Well I have just returned from Stockholm, Sweden and it was a very nice trip. The athlete hotel was called Nordic Sea Hotel, and attached to the hotel was a famous bar called “ICEBAR STOCKHOLM.”
ICEBAR is famous around the world and has even made one of the travel channel’s top places to go. It is a bar completely constructed of ice. You walk in and the bouncer puts you in this eskimo looking jacket with a hood and gloves. The bar is pretty small and it is about 28-30 degrees. The drink I ordered, the Northern Breeze, was served in a little ice glass. The table tops were ice, the benches were ice, and the bar top was ice. We only stayed inside for about 20 minutes because our lips and feet were turning numb :) But it was a great experience to be inside such a famous place.
|The bar was made completely of ice...besides the cash register obviously :)|
I raced the 800 in Stockholm. We raced in the Olympic Stadium from 1912. It was a really nice atmosphere and the quality of athletes was incredible. I ended up winning my heat and ran 2:00.33.
I didn’t feel exceptionally strong in my race...I think it was the large lunch I had at the hotel. One thing I have noticed about every country in Europe is that there is no such thing as breakfast, lunch, and dinner foods. For breakfast they serve ham sandwiches and meatballs, for lunch they serve fish, pasta, beef, and mashed potatoes, and for dinner they serve basically the same as lunch. So, without another choice, I took down what they were serving for lunch the afternoon of my race. And maybe a little too much of it. My stomach was still full while I was racing, so I faced the consequences of this about 5 minutes after my race was finished. I used to have extreme race anxiety and would throw up after every race regardless of whether or not I had food in my stomach, but it hasn’t happened to me in over a year. I guess I got a little cocky and thought I could eat anything I wanted and still get away with it. I was wrong...I guess the beef and potatoes that came up soon after my race was a little reminder of “what not to do.” Sorry, that was gross...but it is the reality of track and field and it happens a lot more than the spectator’s think. The smile you give the media as you cross the finish line after winning a race is a mixture of “yesss I won!” along with “but oh my goodness I’m in so much pain right now, somebody help me off the track.” That moment is possibly the worst and most fulfilling moment in my job and I guess that is where I can separate myself from the other 99% of the world. Pain tolerance, at least in a middle-distance event, is perhaps the main indicator of what can separate a collegiate runner from a professional runner, in my opinion. Pushing beyond normal pain to a pain that the majority of people are not willing to experience is key to getting to that next level.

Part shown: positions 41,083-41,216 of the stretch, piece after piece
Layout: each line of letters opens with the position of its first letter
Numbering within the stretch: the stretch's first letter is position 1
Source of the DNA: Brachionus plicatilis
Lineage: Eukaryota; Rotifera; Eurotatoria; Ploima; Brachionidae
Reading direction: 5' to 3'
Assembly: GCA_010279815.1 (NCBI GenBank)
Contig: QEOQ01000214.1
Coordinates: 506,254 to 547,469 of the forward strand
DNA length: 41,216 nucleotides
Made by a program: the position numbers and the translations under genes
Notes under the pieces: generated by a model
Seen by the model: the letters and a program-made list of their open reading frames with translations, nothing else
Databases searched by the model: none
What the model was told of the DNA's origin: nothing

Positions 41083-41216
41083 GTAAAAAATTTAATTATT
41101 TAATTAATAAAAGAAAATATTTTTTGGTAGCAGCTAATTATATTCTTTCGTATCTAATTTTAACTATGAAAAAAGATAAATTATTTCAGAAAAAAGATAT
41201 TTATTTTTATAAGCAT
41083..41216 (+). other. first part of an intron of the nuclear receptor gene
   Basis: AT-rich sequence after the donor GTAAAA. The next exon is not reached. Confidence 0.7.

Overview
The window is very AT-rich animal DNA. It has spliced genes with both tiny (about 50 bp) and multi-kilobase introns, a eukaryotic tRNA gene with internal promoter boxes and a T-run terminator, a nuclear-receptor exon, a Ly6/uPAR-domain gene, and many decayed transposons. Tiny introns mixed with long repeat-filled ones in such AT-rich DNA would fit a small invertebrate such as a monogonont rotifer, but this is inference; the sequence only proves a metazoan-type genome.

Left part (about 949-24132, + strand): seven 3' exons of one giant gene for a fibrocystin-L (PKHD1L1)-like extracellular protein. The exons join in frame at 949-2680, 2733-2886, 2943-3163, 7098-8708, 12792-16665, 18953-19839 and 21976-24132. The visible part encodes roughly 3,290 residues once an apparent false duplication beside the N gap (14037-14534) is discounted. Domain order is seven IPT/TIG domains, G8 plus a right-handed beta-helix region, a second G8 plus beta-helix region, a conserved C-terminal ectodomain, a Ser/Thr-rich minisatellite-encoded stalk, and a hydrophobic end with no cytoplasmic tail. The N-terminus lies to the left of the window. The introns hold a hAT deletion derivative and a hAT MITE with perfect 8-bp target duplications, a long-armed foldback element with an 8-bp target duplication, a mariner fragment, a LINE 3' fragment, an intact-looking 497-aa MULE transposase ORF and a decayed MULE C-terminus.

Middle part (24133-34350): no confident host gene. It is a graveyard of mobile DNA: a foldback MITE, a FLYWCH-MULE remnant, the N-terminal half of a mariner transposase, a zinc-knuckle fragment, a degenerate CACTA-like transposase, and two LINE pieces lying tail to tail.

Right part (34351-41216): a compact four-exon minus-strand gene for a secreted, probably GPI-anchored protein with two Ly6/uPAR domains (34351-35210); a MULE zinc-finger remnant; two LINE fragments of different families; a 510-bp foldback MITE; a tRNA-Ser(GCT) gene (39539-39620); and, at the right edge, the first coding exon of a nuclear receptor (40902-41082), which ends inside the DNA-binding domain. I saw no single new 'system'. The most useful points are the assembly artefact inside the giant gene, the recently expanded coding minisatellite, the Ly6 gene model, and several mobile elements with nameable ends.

|A few DMG (Doyle Management Group) friends out in Prague, Czech Republic City Centre!|
Now I am back in Prague, Czech Republic until my last race of my season on Friday, August 5th in London. Unfortunately, my race is not going to be at the stadium where the olympics next summer will be held. It will be held at a stadium called Crystal Palace which sounds like a place just as luxurious to me! My birthday is August 4th and I fly back to the US August 6th in time to celebrate with Reed Saturday night and hopefully meet up with my family. I am going to miss baby Tyler’s 1-year birthday party in Cincinnati on the 6th by just about 5 hours :( I can’t wait to see everyone at home...it will be 1 month and 1 week since I have been on USA soil and quite honestly, I am SO ready to be home!!!